Richard J. Maturi (Spring 2011)
Create a Plan
Once you have assessed risk, management must develop a plan based on risk tolerance. Crisis prevention and control procedures form the basis for crisis management plans. For example, if operations are susceptible to fire, be sure to regularly inspect alarm systems and fire fighting equipment to make sure they work properly and are in their proper places. Likewise, personnel training and fire drills will insure a prompt response to a fire.
"Crisis management plans are not only for the corporate office," says Carlos J. Cortez, manager of Kraft Foods' Global Security Program. "Threat management teams at the local plant level need a good understanding of the overall crisis management plan to properly respond to a local crisis."
Deloitte's Action Plan asks three key questions:
• How will we know if a risk is imminent?
• How will we respond to specific risk events?
• How can we appropriately allocate our risk management investment?
While Deloitte uses a matrix approach to help clients develop crisis management programs, any method you use must be comprehensive.
Make Your Message Heard
Developing effective communications is a third key to effective crisis management. "You need to first define the nature of the crisis. Make sure you know you are addressing the root of the problem and not symptoms before you make misstatements," Smith says.
O'Hearn advises against both jumping to conclusions and letting the problem fix itself: "Both are big mistakes."
"Be frank with your audiences," he says. "If you can't make a delivery to a customer, be up front and try to find a replacement supplier if possible. Your actions will be appreciated."
Tailoring your company's message to the appropriate audiences is another critical component, Smith says.
"Companies have several audiences that must be kept informed, but each audience requires different information. It's important to remember that the press is not an audience; it's a conduit to reach some of your audiences. The first 48 hours are crucial in a crisis situation."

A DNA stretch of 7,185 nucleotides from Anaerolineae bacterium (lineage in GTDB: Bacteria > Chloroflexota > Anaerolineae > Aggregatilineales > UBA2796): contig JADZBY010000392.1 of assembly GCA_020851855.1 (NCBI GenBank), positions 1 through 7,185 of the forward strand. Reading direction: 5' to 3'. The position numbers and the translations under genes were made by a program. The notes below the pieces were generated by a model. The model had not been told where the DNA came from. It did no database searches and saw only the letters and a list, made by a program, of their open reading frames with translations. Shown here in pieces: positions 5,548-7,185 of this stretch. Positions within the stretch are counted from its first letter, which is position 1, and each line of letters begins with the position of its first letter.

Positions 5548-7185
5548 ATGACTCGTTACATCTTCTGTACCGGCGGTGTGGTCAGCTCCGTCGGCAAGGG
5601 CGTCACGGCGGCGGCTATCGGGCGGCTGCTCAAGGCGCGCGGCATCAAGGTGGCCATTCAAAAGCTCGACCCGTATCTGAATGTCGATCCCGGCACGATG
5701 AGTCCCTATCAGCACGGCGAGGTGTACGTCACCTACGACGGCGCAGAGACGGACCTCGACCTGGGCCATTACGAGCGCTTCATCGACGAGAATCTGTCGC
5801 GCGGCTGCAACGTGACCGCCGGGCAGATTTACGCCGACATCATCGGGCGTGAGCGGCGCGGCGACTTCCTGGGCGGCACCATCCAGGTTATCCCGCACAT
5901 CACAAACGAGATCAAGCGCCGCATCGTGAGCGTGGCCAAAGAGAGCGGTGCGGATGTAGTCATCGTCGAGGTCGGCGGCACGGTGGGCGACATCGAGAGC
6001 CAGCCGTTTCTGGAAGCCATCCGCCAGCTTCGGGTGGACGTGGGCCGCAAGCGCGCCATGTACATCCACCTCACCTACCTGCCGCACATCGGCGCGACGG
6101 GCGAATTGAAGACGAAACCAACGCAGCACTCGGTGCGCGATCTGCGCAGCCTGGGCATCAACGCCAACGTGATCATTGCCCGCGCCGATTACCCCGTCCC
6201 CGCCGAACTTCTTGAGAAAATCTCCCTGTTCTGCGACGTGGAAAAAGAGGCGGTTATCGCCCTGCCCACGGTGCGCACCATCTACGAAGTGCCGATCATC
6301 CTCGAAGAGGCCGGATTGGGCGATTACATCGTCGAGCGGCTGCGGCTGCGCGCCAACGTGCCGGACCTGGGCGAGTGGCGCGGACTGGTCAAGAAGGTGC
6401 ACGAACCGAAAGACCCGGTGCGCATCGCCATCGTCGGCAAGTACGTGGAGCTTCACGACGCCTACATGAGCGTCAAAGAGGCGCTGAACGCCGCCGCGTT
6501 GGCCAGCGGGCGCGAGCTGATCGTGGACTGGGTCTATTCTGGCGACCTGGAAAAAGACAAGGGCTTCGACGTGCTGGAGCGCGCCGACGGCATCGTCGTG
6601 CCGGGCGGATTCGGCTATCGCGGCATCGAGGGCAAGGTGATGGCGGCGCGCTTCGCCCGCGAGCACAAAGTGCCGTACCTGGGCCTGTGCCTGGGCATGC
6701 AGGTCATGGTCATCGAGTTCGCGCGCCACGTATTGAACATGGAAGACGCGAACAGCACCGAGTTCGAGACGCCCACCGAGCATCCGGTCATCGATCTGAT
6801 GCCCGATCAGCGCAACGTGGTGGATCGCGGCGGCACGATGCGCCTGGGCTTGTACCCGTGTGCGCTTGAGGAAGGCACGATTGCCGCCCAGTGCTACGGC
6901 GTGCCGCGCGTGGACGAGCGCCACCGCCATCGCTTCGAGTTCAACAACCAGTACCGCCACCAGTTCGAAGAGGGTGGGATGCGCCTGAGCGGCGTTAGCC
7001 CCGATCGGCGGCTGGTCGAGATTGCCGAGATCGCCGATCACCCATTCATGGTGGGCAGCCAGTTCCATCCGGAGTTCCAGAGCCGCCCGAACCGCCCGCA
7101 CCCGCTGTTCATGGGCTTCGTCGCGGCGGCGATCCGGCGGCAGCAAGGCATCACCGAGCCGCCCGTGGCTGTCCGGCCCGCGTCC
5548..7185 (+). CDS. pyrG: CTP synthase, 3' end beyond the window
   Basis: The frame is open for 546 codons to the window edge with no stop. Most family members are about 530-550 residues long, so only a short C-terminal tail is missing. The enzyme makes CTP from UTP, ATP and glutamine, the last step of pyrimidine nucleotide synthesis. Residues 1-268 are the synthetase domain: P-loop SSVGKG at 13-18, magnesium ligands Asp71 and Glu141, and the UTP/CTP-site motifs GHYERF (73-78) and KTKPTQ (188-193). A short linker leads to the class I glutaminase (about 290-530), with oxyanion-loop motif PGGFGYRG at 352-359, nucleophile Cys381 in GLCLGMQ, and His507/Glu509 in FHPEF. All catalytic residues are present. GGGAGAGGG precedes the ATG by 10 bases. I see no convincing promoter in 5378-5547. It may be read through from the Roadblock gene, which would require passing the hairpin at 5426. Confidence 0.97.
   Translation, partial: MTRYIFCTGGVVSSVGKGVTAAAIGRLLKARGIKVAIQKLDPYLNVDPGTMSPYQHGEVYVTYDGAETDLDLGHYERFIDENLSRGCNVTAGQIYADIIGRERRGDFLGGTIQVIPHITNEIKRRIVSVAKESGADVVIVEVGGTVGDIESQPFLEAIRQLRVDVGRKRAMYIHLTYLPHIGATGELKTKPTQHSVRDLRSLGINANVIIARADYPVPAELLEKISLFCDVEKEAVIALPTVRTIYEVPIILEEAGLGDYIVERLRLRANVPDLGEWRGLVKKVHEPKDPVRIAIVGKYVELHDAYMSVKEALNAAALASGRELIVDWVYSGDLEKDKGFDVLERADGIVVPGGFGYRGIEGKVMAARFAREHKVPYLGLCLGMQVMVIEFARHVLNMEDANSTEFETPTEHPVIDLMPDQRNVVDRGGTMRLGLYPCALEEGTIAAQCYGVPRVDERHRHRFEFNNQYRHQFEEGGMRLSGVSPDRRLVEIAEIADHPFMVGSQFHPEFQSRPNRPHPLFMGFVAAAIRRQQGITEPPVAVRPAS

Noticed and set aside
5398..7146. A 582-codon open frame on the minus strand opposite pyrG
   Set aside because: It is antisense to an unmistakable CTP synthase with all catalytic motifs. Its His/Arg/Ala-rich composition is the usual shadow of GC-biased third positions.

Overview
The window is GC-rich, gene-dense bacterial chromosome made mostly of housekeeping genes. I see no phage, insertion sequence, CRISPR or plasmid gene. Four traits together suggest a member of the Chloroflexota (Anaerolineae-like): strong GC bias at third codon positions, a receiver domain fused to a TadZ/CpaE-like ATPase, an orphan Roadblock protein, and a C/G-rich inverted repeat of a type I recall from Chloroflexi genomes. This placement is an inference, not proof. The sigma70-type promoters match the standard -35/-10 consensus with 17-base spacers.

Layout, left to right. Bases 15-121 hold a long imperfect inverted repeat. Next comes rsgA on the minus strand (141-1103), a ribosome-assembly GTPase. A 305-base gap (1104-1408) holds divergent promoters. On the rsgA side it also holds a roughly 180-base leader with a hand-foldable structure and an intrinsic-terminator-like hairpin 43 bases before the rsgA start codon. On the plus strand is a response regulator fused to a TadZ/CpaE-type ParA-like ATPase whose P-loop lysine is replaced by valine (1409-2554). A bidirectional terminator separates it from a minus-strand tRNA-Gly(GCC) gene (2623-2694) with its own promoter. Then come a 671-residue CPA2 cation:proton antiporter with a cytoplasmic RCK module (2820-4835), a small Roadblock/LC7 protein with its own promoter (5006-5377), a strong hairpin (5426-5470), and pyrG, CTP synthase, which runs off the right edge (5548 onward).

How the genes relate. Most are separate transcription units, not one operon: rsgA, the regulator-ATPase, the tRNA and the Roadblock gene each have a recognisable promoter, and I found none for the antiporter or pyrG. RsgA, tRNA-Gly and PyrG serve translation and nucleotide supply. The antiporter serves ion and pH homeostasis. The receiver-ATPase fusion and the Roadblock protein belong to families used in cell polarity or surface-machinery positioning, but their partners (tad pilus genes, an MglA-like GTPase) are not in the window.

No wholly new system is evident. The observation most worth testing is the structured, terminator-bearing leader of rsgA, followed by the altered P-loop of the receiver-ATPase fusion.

And don't deny that the crisis is occurring at all.
"Create a culture of candor by being open and transparent," says Bill George, a management practice professor at Harvard Business School. "If you don't know the extent of the crisis, say so. Don't pretend everything is under control when future events will prove you wrong."
Finally, make sure your crisis management plan incorporates periodic reviews to ensure your plan is up-to-date and takes into account new circumstances.
While natural disasters, such as the Japanese earthquake, grab the world's attention, they are a rare threat to corporate operations and survival. "There's a whole other side of crisis management that may not generate as much worldwide coverage, but can be just as deadly to your company," says Jon Groussman, president of CAP Index, which forecasts and analyzes crime and security risk. "Workplace violence, sexual assault, stolen corporate documents, and a host of other problems can turn into crisis situations which affect employee morale, tarnish your brand, and cut into your bottom line."
Timothy Dimoff, president of SACS Consulting & Investigative Services, calls this, "a new era with more violence and aggression in the workplace."
"Employee-on-employee confrontation has increased tenfold in the past six years," Dimoff says.
Specialty chemical maker Lubrizol is already creating policies that incorporate these strategies.
"We're starting to integrate security risk into our overall crisis management program, and plan to roll it out to all U. S. plant sites this year," says Tom Scott, Lubrizol security manager. "We're training employees to spot warning signs, concentrate on prevention, and know how to respond to workplace violence in order to protect themselves and others."
Taking the time to make an effective crisis management plan is half the battle. You can't prevent every disaster, but you can be as prepared as possible to deal with the aftermath.